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Environmentalists at Julius Marks check pulse of nearby creek

Science experiments and life lessons are right outside the back door at Julius Marks Elementary, where students have made fun discoveries in the creek behind Lansdowne-Merrick Park. “We’re looking at earth science, relationships in ecosystems, animal traits, and how they function,” said Rachel Patton of Bluegrass Greensource. “Environmental education has to start close to home so the kids make these connections.”

Patton and colleague Pattie Stivender spent the day guiding several classes on brief field trips with STEM teacher Amy Barrentine. Having barely left the parking lot, fifth graders paused to examine a towering black cherry tree next to the driveway – measuring its circumference and figuring its diameter at 32 inches. Patton noted how the tree’s roots stabilize the soil and serve as a filter for storm water, which eventually makes its way downhill. “It’s all about the creek,” she said. “We get a sense of how healthy the creek is and the watershed.”

leaves of the black cherry treeBefore the outings, Patton had led related classroom lessons for the older students. Meanwhile, second graders learned about the water cycle, and kindergarteners talked about the kinds of animals that live near water. Creek Day activities then provided a hands-on, meaningful outdoor adventure. “If we solely teach facts and don’t give students practical application, they will not value what they are learning. People remember experiences,” Barrentine said.

After the short walk to the creek, the group of fifth graders completed a three-part exercise within the hour: habitat survey, chemical test, and biological assessment. Students used their senses to observe the surrounding area – seeing myriad plants on the bank and mature trees shading the creek, spying minnows in the clear water, smelling fresh air, and hearing the running water and chirping birds. Stivender then explained about water pH levels, and students used a testing kit to peg the creek at an 8.5. (Anywhere between 6 and 9 is good for wildlife.) Finally, the youngsters divided into four small groups to examine washtubs of macroinvertebrates that Patton had scooped out – mostly flatworms, aquatic sowbugs, leeches, and gilled snails. “If it was dirty water, animals couldn’t live there,” said 10-year-old McDev Diyali. “The animals don’t have anywhere (else) to go,” added classmate Aubree Smith. Luckily, considering all the data, their class rated the creek’s water quality as “good.”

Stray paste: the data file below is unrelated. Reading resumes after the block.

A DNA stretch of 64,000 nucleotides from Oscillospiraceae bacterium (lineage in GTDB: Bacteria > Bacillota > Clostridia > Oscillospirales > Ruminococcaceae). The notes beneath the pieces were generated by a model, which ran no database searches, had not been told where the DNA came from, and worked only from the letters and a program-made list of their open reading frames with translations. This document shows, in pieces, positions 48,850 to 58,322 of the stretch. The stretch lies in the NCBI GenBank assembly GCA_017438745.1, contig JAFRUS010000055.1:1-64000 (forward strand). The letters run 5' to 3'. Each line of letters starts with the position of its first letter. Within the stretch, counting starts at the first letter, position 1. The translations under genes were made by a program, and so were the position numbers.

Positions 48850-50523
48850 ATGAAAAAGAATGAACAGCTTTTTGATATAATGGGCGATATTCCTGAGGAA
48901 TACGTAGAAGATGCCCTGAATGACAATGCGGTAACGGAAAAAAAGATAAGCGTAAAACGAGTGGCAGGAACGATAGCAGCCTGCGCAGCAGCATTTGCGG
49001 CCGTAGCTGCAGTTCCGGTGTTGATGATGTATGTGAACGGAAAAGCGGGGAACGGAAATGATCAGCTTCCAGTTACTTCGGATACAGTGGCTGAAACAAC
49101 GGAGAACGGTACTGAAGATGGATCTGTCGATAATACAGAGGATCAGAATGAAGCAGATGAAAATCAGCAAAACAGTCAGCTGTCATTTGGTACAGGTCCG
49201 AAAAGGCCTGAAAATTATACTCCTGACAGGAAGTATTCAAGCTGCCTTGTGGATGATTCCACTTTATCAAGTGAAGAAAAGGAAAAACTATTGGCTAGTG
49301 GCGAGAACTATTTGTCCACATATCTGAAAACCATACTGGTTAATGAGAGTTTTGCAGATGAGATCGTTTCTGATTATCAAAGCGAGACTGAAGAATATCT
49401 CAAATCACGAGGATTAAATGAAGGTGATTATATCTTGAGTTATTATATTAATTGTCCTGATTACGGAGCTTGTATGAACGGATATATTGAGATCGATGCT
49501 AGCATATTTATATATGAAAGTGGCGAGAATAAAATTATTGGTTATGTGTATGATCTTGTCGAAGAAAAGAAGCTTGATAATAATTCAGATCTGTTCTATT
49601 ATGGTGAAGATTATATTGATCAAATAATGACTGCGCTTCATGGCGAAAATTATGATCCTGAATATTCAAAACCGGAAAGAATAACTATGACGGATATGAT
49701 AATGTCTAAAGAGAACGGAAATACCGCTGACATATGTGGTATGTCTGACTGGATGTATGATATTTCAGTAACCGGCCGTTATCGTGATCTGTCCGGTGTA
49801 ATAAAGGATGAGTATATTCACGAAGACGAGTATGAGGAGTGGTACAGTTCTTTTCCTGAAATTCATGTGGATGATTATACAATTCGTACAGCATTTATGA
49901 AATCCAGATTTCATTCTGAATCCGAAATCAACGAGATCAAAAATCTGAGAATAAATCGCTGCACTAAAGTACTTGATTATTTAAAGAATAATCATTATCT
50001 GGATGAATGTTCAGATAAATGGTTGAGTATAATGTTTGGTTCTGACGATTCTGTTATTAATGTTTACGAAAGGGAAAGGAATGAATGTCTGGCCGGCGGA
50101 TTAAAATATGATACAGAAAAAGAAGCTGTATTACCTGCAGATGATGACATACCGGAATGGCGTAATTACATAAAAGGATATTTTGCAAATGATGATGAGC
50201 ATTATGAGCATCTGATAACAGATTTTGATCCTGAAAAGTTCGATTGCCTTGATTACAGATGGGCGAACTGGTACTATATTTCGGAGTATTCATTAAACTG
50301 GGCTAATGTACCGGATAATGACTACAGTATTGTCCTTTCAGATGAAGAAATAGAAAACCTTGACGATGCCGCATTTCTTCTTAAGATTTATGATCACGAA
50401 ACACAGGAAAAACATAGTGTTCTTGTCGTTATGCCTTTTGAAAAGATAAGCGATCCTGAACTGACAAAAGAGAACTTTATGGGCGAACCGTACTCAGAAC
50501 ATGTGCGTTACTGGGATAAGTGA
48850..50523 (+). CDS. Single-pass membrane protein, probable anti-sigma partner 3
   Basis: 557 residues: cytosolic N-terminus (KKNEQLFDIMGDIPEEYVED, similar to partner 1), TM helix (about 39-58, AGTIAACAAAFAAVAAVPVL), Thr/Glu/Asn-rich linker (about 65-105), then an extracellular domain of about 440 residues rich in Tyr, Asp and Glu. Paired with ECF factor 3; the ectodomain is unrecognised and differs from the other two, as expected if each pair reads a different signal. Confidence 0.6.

“It’s important for kids to learn about water quality so that they understand that daily decisions can have long-term consequences,” Barrentine said. “If people litter, dump liquids, don’t clean up animal waste, etc., the contaminants could end up in our creeks and streams. Environmental conservation is important so that not only our water, but also our air and soil will stay clean and healthy for all living things. We only have one earth, and we need to care for it as best we can.” 

Creek Day was funded in part by the Lexington-Fayette Urban County Government’s water quality management fee through the Stormwater Quality Projects Incentive Grant Program.

“I hope students take away a realization that each one of them can make a difference,” Barrentine said. “It will be many small acts of conservation that will make the most impact in keeping our special planet a wonderful, healthy place to live.” 

Did you know? The small creek behind the park flows into Hickman Creek, which flows to the Kentucky River, which Kentucky American Water uses as a source for drinking water.

Bonus fact: The Julius Marks Elementary campus is a designated arboretum.

(Posted Oct. 13, 2021)

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